Holy Loonie Toonie! It was clear that incumbent Canadian Prime Minister Stephen Harper was very nervous heading into yesterday’s election, going so far as to enlist the help of Doug Ford, the brother of famously inebriate Toronto Mayor Rob Ford, and not exactly a teetotaler himself. The smart money was that a plurality would emerge from yesterday’s federal election and the best bet, far from a sure bet, was that the Liberal Party would wind up holding the most seats. But Canadian voters stunned everybody by handing Justin Trudeau and the Liberal Party 184 seats out of 338, for a majority. This is parliamentary democracy, where caucus members toe the party line reliably. As leader of a majority party, Trudeau does not have to negotiate with Harper and the Conservatives, nor Thomas Mulcair and the NDP. Justin Trudeau has control over Canadian government policy.
Trudeau has clearly signaled a concern with climate change. Here is the first order of business for the Prime Minster-elect: enact a carbon tax. Do it in a way that will outflank the NDP and permanently put to rest their cap-and-trade dalliance: by enacting a carbon fee-and-dividend, collecting all revenues into a dedicated trust fund, and distribute every single tax dollar collected to Canadian households, on a per-person basis. This is the proposal championed by Citizens Climate Lobby Canada, and its sister American organization Citizens Climate Lobby.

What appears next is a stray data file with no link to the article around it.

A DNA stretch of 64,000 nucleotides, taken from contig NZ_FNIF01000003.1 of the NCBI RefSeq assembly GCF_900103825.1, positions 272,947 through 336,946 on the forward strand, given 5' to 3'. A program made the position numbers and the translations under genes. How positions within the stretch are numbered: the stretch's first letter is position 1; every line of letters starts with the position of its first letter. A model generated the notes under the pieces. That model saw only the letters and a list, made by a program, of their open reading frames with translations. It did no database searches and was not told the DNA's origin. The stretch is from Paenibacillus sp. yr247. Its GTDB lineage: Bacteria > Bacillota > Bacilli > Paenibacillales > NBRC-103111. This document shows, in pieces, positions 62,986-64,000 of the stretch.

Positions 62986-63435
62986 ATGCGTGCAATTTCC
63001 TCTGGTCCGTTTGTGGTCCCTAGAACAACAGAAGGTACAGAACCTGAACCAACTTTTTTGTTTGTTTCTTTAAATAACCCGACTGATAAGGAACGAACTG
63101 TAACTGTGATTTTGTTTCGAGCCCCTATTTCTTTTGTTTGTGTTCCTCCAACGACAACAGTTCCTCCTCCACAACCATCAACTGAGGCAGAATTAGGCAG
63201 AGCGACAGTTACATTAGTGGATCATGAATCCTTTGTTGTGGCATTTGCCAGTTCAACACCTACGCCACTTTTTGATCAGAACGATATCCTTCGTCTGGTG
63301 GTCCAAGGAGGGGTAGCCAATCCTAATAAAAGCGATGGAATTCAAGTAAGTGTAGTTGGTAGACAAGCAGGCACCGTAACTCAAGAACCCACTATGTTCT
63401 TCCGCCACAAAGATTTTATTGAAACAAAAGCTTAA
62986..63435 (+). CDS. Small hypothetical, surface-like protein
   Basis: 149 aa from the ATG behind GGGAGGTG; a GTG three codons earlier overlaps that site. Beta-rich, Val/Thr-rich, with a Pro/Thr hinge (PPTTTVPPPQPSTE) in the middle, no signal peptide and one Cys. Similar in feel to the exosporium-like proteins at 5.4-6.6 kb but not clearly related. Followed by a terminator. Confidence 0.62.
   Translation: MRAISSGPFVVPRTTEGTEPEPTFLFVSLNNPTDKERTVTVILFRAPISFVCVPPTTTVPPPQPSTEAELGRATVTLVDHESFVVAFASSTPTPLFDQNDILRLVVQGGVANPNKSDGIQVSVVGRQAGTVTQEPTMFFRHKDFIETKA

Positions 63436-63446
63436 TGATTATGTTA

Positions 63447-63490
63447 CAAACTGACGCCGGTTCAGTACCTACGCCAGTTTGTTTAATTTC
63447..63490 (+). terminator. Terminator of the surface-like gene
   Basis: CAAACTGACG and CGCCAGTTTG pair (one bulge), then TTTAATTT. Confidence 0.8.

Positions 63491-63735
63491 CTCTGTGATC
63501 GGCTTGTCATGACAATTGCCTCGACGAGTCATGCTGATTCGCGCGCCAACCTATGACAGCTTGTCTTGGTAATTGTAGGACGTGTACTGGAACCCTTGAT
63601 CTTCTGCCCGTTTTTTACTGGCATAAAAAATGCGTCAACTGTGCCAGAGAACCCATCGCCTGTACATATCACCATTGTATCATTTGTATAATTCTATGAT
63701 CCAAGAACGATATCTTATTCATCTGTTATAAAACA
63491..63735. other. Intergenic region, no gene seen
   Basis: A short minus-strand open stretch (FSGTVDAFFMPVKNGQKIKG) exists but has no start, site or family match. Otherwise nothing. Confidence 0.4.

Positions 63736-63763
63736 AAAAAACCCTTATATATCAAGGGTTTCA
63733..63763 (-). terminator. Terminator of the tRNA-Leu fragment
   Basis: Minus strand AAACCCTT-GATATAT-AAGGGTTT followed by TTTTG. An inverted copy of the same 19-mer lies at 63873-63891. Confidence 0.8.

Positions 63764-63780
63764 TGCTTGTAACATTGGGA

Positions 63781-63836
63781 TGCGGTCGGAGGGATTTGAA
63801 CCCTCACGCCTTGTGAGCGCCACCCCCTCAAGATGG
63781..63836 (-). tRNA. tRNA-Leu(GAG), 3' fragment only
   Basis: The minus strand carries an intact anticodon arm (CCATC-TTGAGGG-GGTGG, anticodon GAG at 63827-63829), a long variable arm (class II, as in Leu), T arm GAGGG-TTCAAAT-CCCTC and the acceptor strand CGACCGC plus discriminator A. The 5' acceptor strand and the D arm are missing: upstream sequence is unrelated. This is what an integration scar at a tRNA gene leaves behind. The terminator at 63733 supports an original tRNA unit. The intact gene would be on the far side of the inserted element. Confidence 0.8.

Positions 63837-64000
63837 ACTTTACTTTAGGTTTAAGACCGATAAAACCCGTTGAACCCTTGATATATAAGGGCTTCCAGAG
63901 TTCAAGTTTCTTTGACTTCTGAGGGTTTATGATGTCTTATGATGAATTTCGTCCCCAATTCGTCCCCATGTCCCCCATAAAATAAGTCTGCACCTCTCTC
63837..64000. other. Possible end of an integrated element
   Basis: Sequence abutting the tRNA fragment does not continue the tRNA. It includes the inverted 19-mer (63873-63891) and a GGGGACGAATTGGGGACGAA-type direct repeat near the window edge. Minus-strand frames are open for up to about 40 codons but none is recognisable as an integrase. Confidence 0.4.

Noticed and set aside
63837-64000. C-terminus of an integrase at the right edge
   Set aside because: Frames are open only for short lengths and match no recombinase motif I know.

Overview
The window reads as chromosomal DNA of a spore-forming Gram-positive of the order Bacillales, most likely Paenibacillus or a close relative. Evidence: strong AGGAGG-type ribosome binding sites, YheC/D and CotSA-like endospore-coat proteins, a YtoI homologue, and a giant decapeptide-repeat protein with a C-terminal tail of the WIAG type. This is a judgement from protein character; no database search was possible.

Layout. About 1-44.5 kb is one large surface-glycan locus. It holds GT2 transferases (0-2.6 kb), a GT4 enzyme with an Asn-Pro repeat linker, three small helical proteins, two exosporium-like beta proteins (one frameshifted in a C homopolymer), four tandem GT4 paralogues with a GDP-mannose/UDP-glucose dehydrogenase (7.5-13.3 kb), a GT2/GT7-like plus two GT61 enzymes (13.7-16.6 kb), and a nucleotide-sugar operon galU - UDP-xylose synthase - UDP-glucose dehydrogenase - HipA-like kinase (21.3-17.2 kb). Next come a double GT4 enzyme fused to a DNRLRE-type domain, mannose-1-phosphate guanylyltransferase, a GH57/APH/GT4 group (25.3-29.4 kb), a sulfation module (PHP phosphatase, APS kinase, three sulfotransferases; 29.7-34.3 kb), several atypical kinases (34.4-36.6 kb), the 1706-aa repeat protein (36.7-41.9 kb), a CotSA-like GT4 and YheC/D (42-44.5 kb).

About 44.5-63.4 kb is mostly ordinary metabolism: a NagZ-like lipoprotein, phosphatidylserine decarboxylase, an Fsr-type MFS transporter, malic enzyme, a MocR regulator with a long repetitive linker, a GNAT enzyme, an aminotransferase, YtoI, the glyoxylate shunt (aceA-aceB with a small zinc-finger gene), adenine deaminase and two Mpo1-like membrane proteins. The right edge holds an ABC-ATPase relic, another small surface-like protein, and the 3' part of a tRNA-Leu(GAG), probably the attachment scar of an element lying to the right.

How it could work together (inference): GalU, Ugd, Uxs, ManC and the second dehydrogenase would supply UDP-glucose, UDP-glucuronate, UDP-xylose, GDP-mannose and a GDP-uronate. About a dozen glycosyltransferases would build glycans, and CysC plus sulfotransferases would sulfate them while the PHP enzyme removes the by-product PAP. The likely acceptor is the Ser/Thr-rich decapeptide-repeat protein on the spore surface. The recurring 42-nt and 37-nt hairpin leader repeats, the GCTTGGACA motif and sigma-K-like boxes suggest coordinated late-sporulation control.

A carbon fee-and-dividend makes economic sense for the United States, but the political prospects for enactment in Canada are far brighter. Not that Americans should give up on carbon fee-and-dividend, but this moment in history is perfect for Canadian adoption. Here is why:
Canadians are ready for a carbon tax. Canadians have tired of being an international laggard on the climate change, and have expressed a clear desire for something on climate policy. But what policy? Apart from a basic suspicion of the NDP leadership’s maturity levels, Canadian voters have questions about the cap-and-trade that Mulcair championed, especially after Alberta Premier Rachel Notley rejected it. How about just regulating greenhouse gases as a toxic substance under the Canadian Environmental Protection Act? That is plausible, and was the predicate for two past federal initiatives: the failed rolling-cap-and-trade scheme proposed by the previous Prime Minister, Paul Martin, and Harper’s 2011 plan to phase out coal-fired generation in Canada over the next forty years. But how does Environmental Canada (the weak Canadian version of the U.S. Environmental Protection Agency) set a standard for greenhouse gas emitters in Canada? It had to lean heavily on the U.S. Environmental Protection Agency just to help establish the coal-fired generation phaseout, so my guess is that Environment Canada simply does not have the institutional capacity to figure out how to set standards for cement plants, refineries, steel mills, and pulp and paper mills. So what’s left? Well, the Canada Revenue Agency is pretty good at what it does, and collecting a carbon tax is comfortably within its wheelhouse. Add to that the political dynamic that oil sands executives past and present favor a carbon tax, and it is starting to look like a political no-brainer.